Draw by Fortress

A fortress position in a chess game can be a draw. To achieve a fortress, you have to completely block out the enemy’s pieces from entering your area of the board.

The main way to achieve a fortress is to have lots of interlocking pawn chains. A common draw is a King-and-pawn endgame, where each player has only a King and the pawns, but where all the pawns are locked in chains. If neither King can get into the other King’s area, or the Kings can block each other out, then it’s a draw.

Rook vs Queen Endgame Fortress

Another common fortress draw occurs in “Queen vs Rook endgames”. If the Rook has two pawns, then the Rook can often set up a fortress position, whereby neither the enemy Queen nor King can achieve anything. See: Queen vs Rook Fortress.

Fortresses are a Draw

Strictly speaking, there is no official fortress rule or “blockade draw”. A fortress draw is going to be a draw by “triple repetition” or the “50-move rule”. There is a facility whereby the arbiter can declare a draw by “no progress” or “not attempting to win” (e.g. only trying to win on the clock). But in practice it will be “drawn by mutual agreement” (between the players). Failing that, it may be declared a draw by the official: drawn by adjudication, or drawn by “no progress” being made.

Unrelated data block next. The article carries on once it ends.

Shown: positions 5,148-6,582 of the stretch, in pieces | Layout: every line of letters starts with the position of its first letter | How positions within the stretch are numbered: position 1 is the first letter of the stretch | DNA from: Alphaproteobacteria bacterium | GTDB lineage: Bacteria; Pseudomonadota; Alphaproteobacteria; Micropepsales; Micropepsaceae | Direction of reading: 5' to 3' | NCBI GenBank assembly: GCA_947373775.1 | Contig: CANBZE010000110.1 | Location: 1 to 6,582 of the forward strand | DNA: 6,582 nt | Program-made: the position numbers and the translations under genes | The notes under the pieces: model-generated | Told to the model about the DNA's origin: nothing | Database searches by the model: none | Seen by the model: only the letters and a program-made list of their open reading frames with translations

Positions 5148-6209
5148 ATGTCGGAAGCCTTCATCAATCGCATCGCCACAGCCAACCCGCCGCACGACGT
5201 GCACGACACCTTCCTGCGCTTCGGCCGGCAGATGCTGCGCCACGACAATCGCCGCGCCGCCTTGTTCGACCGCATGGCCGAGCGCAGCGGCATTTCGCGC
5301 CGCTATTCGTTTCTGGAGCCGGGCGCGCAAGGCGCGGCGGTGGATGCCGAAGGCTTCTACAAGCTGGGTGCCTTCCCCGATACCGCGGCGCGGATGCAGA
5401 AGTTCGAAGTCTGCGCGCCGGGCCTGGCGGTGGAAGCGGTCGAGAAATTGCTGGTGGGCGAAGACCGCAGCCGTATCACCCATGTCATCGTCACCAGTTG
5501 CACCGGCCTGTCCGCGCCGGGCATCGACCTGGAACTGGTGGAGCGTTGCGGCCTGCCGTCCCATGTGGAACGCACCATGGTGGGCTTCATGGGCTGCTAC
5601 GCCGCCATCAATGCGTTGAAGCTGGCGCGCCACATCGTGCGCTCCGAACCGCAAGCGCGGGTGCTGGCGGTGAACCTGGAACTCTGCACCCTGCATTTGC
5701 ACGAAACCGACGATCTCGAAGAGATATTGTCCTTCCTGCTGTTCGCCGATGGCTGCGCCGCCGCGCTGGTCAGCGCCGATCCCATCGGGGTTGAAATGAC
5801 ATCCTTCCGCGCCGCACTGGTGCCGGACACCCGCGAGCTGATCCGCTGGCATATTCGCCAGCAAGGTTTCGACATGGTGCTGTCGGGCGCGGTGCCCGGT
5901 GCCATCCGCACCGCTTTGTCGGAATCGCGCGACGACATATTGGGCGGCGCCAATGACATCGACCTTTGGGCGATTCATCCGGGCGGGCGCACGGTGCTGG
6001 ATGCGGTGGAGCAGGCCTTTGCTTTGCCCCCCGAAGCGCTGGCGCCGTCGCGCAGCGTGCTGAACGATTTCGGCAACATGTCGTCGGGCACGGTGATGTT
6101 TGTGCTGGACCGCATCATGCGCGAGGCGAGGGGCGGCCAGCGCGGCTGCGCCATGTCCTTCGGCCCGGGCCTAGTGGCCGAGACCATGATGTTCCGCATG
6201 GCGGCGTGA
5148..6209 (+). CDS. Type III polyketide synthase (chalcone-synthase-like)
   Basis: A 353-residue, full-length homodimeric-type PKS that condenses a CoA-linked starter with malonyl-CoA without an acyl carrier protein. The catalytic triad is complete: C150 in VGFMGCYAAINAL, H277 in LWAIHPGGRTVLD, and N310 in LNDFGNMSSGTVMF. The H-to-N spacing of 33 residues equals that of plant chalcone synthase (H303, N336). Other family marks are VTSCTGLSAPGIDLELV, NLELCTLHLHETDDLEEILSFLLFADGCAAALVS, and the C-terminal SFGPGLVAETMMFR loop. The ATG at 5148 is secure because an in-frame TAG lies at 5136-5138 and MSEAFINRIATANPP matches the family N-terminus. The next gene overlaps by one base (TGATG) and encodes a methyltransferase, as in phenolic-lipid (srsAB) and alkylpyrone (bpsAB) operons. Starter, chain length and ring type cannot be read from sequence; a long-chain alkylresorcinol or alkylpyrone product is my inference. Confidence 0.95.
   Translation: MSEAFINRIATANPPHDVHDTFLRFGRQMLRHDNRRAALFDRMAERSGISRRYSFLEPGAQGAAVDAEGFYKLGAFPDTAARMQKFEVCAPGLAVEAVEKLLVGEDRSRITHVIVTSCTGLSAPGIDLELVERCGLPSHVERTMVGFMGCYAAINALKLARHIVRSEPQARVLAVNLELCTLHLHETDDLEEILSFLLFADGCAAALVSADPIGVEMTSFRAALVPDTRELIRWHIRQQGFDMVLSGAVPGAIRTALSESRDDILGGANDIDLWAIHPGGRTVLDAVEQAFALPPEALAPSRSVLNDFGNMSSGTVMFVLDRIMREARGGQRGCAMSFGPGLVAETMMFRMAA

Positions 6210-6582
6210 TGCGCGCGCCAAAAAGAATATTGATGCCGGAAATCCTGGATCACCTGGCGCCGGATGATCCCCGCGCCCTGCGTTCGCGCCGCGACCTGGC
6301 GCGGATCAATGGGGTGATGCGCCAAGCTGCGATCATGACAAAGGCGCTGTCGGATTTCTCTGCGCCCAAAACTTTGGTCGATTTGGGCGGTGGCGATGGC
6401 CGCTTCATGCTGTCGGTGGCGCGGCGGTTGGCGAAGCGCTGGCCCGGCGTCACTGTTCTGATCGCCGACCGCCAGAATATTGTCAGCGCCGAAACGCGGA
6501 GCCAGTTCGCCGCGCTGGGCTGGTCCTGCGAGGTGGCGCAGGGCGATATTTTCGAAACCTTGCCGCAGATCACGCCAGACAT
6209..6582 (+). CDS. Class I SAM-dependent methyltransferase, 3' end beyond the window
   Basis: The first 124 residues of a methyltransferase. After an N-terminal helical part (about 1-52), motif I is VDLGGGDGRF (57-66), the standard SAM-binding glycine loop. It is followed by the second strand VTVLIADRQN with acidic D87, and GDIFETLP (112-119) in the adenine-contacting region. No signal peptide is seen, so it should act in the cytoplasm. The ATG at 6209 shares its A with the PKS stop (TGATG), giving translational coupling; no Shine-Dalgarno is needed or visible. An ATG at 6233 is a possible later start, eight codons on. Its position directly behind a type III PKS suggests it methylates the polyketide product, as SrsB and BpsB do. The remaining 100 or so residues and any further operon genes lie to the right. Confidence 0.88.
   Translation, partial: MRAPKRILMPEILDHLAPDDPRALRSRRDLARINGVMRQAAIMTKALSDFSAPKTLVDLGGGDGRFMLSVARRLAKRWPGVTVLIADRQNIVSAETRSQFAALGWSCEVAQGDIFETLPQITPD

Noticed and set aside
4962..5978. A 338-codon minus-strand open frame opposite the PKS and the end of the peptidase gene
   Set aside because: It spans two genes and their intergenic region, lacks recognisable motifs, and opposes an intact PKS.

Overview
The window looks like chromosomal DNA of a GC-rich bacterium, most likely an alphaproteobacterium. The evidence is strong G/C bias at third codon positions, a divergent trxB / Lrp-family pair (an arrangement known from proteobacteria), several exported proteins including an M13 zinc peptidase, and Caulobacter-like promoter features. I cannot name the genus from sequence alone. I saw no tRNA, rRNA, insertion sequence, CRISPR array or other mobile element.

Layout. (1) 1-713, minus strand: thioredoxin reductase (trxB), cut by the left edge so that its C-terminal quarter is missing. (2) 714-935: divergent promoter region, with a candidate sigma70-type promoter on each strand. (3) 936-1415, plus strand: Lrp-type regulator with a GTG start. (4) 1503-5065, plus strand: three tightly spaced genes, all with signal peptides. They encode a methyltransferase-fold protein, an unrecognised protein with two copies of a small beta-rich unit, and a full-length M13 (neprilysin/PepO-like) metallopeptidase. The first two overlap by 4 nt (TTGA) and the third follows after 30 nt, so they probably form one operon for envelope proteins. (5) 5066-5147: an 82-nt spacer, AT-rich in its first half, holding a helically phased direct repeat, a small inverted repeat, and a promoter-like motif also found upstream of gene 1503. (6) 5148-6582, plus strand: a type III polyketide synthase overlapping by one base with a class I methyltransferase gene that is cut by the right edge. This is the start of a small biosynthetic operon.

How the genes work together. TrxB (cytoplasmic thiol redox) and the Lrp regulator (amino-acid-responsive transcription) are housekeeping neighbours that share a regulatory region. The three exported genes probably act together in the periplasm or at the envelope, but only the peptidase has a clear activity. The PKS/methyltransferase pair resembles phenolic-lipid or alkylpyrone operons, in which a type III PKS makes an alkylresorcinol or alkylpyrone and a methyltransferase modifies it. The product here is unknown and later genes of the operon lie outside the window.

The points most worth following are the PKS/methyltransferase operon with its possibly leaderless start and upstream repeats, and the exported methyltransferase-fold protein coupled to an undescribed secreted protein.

Related Chess Rules Topics

Read more about these related chess rules, chess puzzles, and other chess tactics and strategies: